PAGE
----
Start: November 16, Aconcagua, Chile
Finish: December 11, Pucon, Chile
Consecutive Days Camped: 29
Consecutive Meals of Thanksgiving Pork: 6
Days Spent in Beach House: 10
Liters of Oil Left in Blue After a Bad Oil Change: About 2
Dishes Cooked and Photographed: 47
Sorry for the delay getting some updates on our trip out the door. We've been side tracked by a new project, a consistent lack of internet and time spent hanging out with overlanding friends. But enough with the excuses...
Following The Great Argentinian Thanksgiving Pork Roast of 2012 we headed back into Chile, crossing the pass in the direction of Santiago and ending up at a beach-side rental in the small town of Concon on the Pacific coast. We spent a hectic 10 days catching up with online work and beginning our new project, a cookbook for campers and overlanders. We spent entirely too much money on food, and on a botched oil change for Blue that nearly ended in disaster.
From Concon we pointed south once again. First following the coast and then heading inland towards the lakes district where we endured the worst weather thus far on our trip. After spending a few months in more or less desert countryside, it took us a bit to get used to the rain again. But we're from Seattle, and it takes more than a few rainstorms to ruin the fun.
Our last campground in northern Argentina was at a ski lodge just shy of the Chilean border. It's open for campers in the summer, but there wasn't really a sheltered area for us to setup camp and we were told it would be very windy and cold after sundown. And it was. But the scenery and seeing a few Andean condors circling overhead more than made up for it.
The caretakers of the ski lodge left their sprinkler on overnight, and as this photo illustrates, it did indeed get a bit chilly the night before. Plantcicle anyone?
Just before the border crossing is this curious natural bridge called the Puente del Inca (Inca Bridge) which was visited by Charles Darwin in the 1800s. Once upon a time tourists could cross the bridge and enjoy the thermal pools in the bath house built under the bridge. It's likely some poor schmuck fell to his death and doomed the baths, now just an eyesore, to closure.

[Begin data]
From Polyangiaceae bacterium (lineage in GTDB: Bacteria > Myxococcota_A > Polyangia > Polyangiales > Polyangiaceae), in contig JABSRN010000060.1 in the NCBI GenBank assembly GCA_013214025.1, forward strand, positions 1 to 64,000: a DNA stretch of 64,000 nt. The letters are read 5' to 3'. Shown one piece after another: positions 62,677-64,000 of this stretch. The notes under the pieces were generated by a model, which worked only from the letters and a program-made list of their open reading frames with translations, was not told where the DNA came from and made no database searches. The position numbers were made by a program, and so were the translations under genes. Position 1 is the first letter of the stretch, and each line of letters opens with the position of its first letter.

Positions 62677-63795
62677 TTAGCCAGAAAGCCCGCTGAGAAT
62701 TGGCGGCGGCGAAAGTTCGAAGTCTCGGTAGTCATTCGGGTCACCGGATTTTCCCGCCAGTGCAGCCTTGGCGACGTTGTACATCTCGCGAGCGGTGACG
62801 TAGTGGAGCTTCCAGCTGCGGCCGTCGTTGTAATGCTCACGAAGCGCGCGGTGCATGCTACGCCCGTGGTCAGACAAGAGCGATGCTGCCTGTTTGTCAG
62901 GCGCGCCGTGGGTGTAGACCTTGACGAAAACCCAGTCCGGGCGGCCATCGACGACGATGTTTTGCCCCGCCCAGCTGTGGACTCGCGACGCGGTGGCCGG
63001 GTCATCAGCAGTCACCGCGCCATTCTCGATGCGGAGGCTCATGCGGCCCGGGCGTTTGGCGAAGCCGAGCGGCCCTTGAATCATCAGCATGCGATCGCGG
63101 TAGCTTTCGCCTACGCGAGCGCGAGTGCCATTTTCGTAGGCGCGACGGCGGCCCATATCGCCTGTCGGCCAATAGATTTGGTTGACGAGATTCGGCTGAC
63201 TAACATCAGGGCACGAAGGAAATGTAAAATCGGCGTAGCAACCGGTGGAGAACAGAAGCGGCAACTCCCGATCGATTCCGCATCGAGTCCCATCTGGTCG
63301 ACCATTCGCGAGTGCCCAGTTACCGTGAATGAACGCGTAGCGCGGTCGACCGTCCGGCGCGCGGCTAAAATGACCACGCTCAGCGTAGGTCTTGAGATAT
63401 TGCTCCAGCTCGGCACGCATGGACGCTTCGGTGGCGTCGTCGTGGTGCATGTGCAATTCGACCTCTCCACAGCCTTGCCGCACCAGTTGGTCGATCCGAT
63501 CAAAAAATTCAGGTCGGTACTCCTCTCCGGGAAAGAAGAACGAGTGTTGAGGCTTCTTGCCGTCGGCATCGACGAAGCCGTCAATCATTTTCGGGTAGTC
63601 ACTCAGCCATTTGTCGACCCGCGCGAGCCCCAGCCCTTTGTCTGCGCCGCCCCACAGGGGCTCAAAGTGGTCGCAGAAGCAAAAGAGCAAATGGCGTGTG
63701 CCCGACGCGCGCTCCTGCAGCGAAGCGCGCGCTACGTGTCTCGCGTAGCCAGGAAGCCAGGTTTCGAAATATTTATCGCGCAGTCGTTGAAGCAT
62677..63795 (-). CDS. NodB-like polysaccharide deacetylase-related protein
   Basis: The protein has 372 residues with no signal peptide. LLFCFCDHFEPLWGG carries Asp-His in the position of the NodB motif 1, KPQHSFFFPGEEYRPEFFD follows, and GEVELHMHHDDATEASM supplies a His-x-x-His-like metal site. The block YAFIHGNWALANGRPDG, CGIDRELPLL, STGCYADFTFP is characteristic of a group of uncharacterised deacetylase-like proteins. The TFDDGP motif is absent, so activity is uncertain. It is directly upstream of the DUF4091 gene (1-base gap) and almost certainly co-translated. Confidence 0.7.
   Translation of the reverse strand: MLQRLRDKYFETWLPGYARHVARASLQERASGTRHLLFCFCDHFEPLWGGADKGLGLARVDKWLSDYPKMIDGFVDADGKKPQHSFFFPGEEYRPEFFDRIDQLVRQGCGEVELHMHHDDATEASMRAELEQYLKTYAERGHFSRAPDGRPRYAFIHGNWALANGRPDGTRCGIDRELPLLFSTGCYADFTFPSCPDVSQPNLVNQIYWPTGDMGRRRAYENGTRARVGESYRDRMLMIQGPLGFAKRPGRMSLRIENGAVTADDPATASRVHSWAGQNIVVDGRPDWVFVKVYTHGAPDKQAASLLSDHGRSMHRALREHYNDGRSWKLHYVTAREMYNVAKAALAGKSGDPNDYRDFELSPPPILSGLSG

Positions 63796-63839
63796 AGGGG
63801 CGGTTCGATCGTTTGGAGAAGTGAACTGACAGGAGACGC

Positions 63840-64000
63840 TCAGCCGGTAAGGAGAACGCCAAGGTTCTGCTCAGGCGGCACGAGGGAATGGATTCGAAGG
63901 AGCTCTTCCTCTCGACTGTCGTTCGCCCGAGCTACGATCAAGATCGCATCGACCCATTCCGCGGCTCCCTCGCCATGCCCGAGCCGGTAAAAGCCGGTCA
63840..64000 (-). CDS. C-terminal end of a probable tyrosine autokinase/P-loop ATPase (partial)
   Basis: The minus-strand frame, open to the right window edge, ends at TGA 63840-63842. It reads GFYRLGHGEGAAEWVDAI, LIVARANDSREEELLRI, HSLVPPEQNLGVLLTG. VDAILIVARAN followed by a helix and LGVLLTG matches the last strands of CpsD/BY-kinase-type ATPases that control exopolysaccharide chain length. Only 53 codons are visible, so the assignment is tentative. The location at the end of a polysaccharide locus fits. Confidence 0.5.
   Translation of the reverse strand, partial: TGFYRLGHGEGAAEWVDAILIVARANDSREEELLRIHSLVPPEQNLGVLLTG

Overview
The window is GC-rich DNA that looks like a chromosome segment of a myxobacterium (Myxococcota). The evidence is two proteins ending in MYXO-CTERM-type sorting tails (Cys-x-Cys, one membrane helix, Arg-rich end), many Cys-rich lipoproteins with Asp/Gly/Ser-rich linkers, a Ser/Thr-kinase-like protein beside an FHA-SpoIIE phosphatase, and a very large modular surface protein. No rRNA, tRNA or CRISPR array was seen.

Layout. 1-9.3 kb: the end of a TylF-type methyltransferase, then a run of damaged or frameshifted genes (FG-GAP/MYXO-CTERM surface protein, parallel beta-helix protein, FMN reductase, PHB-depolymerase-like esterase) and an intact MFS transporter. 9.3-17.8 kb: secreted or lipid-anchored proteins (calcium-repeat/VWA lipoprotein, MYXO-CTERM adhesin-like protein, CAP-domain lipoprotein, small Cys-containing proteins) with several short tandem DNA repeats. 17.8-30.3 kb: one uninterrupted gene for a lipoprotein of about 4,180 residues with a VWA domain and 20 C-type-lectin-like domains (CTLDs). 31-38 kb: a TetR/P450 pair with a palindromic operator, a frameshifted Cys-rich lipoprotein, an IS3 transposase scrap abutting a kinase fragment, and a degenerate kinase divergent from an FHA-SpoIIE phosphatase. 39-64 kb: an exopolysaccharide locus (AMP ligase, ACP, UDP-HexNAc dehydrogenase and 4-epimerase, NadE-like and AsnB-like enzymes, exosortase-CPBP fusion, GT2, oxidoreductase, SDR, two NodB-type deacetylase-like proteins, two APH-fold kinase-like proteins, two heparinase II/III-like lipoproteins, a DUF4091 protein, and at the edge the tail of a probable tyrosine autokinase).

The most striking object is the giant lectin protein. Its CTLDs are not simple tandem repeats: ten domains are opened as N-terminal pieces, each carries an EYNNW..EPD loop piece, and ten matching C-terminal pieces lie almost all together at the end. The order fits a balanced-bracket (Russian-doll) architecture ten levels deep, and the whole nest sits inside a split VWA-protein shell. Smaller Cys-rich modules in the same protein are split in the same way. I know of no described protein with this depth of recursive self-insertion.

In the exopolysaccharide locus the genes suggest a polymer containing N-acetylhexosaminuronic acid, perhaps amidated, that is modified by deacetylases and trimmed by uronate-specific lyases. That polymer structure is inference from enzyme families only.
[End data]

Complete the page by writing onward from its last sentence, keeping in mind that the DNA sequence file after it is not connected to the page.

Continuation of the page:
Our final stop before crossing into Chile was to snap a photo of Aconcagua, the highest mountain in the Americas at 22,837 feet. Outside of the Himalayas it doesn't get any higher than this.
On our small hike in the park below the mountain Jessica spots this sign that translates to "Don't bother the ducks." Or "Don't molest the ducks." As you can see, Jessica prefers the later translation.
At the border the process goes fairly smoothly. No long lines, no extra hassles and everything is in the same building. Our biggest concern was how bad the agricultural check may be. We've heard of people losing all food products, including things like spices and canned goods. Fortunately we passed the canine inspection with little more than a few claw marks on the lid of our fridge to show for it.
Heading over the pass we start on the first of 28 curves that lead down the mountain and into Chile. It's a dizzying sight from up top.
Our final destination after crossing the border was the town of Concon and a beach-side rental we had reserved for the week. This brought our record-shattering 29 days of consecutive tent camping to an end. The last time we spent more than 20 days in a row in a tent was in Nicaragua and Costa Rica many months ago.
The house is fairly unassuming from the front, but the view out the back speaks for itself. We arrive on a Sunday to find the beaches packed with weekend retreaters. Our attentions are too absorbed with luxuries like a bath tub, mattresses, a kitchen sink and a sofa to care much about the beach. Ahh, the little things.
The best part of the house was having access to fast internet, nearly as fast as what we had in the US. After a month in Argentina with very disappointing online access, Jessica and the rest of us make the most of it.